Continuing with the topic of wights, are the alfar or elves. They include light elves, dark elves and black, or svart elves.
The light elves, or light alfar, whom some think are ruled by Freyr, are ghosts of air and brightness. They dress in shining colours and according to Snorri are fair to look at. They live in the realm of Alfheim. We know little else about them.
The dark elves, or mound alfs are thought to be the souls of the male family line; ghosts of dead men. In The Elder Troth: An Introductory Course of Study, Kveldulfr Gundarsson expresses the importance of the mound alfs (and idises) to historic and modern heathens:
the cult of the ancestors probably survived unbroken and fundamentally unchanged from the Stone Age onward. By offering them food and drink at holy times, and calling on their help in times of need, we reaffirm the bond between the living and the dead, the oneness of the Otherworld and this world, which is at the very heart of the Northern religion.
There is another type of mound alf, not directly connected to the male ancestors that more closely resemble the landwights or the Celtic sidhe, whom are also mound dwellers. These mounds are portals to the Otherworld and offerings were made on or near them of food and drink in elf cups, depressions in stone. They are fond of singing and dancing, often in rings which could be the origin of the fairy ring. It is also thought the alfar were able to mate with humans.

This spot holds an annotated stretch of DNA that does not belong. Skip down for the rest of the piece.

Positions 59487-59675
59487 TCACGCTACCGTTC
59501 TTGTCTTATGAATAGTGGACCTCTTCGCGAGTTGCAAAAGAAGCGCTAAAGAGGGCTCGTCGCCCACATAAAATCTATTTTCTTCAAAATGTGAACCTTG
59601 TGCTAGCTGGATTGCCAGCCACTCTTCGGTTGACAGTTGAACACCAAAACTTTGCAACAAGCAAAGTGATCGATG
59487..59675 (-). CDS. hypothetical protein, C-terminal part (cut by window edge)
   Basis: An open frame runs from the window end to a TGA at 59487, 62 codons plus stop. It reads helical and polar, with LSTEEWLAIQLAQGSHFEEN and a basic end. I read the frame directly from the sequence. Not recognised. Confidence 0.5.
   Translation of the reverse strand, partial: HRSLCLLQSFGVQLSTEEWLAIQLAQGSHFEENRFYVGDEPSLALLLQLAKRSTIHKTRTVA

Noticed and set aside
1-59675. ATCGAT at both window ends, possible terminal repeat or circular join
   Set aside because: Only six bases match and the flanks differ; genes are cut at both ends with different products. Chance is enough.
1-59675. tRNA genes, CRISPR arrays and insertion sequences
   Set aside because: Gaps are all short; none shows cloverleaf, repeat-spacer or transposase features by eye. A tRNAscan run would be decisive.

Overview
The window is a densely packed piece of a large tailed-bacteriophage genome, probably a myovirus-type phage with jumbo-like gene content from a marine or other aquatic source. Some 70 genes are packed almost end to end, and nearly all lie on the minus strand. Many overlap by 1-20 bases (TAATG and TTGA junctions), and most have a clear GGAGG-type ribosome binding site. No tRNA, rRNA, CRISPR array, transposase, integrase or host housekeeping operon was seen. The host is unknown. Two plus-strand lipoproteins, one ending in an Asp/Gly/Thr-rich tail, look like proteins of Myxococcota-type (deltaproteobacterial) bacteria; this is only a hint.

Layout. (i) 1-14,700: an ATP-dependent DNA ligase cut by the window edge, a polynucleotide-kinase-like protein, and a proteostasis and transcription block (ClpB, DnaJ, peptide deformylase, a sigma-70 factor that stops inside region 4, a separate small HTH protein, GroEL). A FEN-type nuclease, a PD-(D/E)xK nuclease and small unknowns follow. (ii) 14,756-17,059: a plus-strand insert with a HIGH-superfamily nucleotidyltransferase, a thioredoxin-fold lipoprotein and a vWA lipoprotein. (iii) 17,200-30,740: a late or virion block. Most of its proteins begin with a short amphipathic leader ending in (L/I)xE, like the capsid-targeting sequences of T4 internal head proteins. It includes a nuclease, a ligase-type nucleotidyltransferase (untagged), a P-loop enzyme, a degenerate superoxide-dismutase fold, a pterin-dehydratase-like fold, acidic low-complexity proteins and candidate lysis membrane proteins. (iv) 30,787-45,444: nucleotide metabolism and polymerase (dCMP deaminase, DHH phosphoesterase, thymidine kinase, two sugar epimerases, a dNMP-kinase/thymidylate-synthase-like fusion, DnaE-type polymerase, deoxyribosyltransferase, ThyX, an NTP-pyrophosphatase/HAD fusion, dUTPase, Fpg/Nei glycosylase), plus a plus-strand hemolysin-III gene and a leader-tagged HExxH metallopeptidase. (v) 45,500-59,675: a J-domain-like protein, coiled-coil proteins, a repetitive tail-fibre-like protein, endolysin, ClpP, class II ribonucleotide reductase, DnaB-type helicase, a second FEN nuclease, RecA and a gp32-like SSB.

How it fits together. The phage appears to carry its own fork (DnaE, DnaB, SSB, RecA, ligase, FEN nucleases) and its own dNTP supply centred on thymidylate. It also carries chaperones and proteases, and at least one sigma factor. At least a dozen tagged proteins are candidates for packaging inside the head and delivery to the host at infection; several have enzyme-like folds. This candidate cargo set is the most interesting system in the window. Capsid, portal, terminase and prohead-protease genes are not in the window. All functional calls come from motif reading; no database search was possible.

The black elves, or svart alfs, are commonly known as the dwarves. They were created from the maggots on Ymir’s rotting body. They live underground and are skilled craftsmen, spending much of their time tending forge fires.
As a group, they are considered all descended from the dwarf Dvalin, who also taught them runes. Four dwarves are said to hold up the sky which is made from Ymir’s skull; Austri, Vestri, Sudri, and Nordri.
They live in the realm of Svartalheim.
I recently came across an animated video put together by Alv the Skald and posted it on my blog. You can find it at this link Animated Talk About Dwarves. It is so comprehensive and relevant to our topic that I have posted it again below.
Sources / Reading:
The Elder Troth by KveldúlfR Hagan Gundarsson, Lesson Three: Wights, The Troth, 1996
Teutonic Religion by Kveldulf Gundarsson, p109-113, Llewellyn, 1993
Our Troth: History and Lore, Vol.1, The Troth, Ch 23, Booksurge, 2006
A Practical Heathen’s Guide to Asatru, Patricia M. Lafayllve, Ch 4 & 5, Llewellyn, 2013
Teutonic Mythology Vol.2, Jacob Grimm translated from the Fourth Edition by James Steven Stallybrass, Ch27 , George Bell and Sons, 1882
Scandinavian Folktales by Jacqueline Simpson, Penguin, 1989
Scandinavian Folk Belief and Legend by Reimund Kvideland and Henninbg K. Sehmsdorf, University of Minnesota Press, 2014